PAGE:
Morton’s neuroma refers to a relatively common medical condition that is experienced by more than 200,000 adults every year in just the United States alone. It occurs when tissue in the foot thickens around one of the nerves that extends into the toes, putting an abnormal amount of pressure on said nerve. This results in a feeling of pain or irritation in the ball of the foot, and is most commonly reported to be centralized around the third and fourth toes. The chronic tingling and burning sensation can be extremely distracting, and is sometimes compared to walking with a marble underfoot.
The current medical solution for addressing this problem is surgical in nature. In order to decompress the affected nerve, two different Mortons neuroma surgery approaches are generally considered:
In the plantar surgical approach, a small incision is made on the fleshy pad located on the underside of the afflicted foot. This cut is placed over the area containing the thickened tissue that is compressing the nerve, and is generally placed as far away from weight bearing areas as possible. This approach has the benefit of offering the surgeon direct access to the compressed nerve, making the decompression process easier and more precise. The downside is that the foot that is being operated upon generally cannot be walked on until the sutured area is recovered, as doing so places a fairly large amount of stress on the healing incision.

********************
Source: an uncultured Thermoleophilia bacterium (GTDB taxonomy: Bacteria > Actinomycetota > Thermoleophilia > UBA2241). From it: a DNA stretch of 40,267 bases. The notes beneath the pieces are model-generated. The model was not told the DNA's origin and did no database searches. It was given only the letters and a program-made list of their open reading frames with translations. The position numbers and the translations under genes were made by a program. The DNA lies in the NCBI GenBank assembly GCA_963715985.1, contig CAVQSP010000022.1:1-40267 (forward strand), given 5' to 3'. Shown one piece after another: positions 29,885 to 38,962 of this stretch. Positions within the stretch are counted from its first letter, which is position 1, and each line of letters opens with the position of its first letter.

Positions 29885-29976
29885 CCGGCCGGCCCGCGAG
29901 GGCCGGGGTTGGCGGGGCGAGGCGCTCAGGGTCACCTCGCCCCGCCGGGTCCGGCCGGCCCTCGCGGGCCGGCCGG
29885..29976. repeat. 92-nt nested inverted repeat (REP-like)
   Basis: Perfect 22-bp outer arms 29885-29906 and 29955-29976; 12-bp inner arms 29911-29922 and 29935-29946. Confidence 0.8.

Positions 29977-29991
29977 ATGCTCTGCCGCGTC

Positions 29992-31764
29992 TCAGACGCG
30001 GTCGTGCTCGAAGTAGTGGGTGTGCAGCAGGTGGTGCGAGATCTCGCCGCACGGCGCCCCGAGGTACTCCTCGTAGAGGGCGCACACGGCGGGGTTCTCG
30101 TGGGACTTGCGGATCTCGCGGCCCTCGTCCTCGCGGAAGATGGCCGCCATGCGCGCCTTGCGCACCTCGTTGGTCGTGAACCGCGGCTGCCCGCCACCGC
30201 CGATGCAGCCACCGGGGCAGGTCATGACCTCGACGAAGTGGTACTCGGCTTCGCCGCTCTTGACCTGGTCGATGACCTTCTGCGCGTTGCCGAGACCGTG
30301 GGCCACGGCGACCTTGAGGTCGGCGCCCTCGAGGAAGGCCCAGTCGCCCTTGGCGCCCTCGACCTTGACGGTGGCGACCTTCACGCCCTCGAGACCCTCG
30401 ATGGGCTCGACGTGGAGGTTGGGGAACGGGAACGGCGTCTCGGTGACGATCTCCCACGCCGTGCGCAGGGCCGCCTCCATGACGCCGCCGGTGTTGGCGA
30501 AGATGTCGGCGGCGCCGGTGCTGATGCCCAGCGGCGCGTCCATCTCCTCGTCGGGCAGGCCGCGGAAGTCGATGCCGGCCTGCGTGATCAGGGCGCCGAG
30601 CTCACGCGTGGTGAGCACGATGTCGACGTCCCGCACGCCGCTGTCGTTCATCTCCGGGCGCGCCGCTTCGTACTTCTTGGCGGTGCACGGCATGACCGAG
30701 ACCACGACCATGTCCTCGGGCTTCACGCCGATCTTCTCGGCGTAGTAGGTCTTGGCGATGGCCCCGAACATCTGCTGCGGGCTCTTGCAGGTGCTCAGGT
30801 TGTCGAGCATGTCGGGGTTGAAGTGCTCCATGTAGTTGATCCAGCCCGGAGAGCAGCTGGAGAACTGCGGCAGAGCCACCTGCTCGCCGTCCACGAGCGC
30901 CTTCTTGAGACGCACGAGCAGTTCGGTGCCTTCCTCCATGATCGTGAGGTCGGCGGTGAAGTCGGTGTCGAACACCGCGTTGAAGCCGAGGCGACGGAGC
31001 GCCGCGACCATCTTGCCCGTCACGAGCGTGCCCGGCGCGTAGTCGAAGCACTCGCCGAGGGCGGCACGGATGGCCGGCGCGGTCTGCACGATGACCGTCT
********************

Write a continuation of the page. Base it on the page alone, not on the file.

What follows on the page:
When utilizing a dorsal approach while performing a Mortons neuroma surgery, the surgeon makes an incision on the top of the foot, between the bones of the toes. A spreader is then used to hold the space between the toes apart, revealing the ligament that lies on top of the nerve. This ligament is breached, which allows for access to the nerve, which may then be decompressed. This approach has the benefit of the fact that the patient may immediately walk again after the surgery, but is a bit more protracted and complicated.
Post Operative Recovery
In general, the recovery from both approaches to the surgery is fairly straightforward. If the plantar approach is used, the patient must be vigilant in not using the operated upon foot, lest the healing be negatively affected by excess stress and weight being placed upon the recovering suture. The success rate of the surgery is generally reported to be anywhere between 70-90%.
While most doctors will recommend surgery for treating a Morton’s neuroma, there are in fact some noninvasive options available to the surgery adverse. The Center for Morton’s Neuroma specializes in these types of non surgical treatment, and list a number of alternatives. Corticosteroid injections and platelet rich plasma therapy have all been found to have a positive effect on recovery from this condition, all without requiring any kind of surgical intervention. Stem cell treatments are also being tested, with positive early results. If you are interested in these types of treatment, consult with your physician before proceeding.